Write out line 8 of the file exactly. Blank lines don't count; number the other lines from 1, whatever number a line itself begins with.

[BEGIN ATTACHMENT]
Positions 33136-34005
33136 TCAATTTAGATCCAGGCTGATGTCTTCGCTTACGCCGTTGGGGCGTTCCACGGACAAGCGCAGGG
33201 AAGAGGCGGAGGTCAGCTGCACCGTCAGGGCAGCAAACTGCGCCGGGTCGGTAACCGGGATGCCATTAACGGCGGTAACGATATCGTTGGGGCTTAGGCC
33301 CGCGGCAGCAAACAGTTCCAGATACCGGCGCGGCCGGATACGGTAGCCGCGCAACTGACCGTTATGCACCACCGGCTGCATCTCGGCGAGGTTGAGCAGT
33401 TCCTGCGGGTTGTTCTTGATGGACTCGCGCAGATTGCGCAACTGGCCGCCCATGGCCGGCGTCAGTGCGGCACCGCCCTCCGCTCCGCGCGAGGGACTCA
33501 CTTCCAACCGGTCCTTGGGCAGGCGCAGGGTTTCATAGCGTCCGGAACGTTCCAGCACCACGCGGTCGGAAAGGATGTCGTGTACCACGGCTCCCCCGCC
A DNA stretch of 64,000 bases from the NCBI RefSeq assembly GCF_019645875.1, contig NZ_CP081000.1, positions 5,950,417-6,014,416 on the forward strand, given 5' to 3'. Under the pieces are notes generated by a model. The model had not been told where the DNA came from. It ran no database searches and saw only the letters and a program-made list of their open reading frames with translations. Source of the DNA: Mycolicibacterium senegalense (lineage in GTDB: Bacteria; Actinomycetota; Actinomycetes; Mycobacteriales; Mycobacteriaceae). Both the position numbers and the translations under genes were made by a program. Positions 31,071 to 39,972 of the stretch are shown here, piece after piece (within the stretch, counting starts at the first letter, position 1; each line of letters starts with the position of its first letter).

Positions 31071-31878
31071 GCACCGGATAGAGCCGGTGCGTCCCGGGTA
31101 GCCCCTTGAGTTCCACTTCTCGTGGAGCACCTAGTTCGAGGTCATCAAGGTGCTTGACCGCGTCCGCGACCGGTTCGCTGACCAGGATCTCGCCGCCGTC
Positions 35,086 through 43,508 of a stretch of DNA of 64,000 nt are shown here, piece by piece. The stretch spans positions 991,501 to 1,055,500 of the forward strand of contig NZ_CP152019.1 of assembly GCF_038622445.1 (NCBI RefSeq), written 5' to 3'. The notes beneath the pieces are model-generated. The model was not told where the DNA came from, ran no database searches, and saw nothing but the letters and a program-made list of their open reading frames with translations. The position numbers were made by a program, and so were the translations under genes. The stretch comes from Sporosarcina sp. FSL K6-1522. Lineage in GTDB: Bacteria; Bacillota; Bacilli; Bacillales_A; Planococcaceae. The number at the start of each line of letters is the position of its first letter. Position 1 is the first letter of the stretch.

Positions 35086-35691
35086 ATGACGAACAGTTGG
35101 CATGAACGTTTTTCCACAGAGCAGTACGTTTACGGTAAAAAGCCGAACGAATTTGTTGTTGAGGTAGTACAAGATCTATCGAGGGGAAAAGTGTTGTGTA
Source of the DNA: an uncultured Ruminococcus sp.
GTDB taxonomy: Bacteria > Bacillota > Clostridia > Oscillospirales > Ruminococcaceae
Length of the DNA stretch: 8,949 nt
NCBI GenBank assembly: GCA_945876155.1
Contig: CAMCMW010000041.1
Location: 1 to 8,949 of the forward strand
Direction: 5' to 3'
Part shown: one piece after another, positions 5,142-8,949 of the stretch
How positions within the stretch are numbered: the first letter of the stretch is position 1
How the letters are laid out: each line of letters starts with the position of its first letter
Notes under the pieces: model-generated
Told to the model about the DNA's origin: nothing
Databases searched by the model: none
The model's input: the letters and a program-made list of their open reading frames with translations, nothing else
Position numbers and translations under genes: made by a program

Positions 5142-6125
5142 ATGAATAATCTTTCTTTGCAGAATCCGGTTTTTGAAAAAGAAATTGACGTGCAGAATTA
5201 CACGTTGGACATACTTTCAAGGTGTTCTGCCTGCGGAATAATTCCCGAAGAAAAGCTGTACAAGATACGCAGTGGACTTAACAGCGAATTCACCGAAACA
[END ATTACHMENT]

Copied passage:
Positions 31071-31878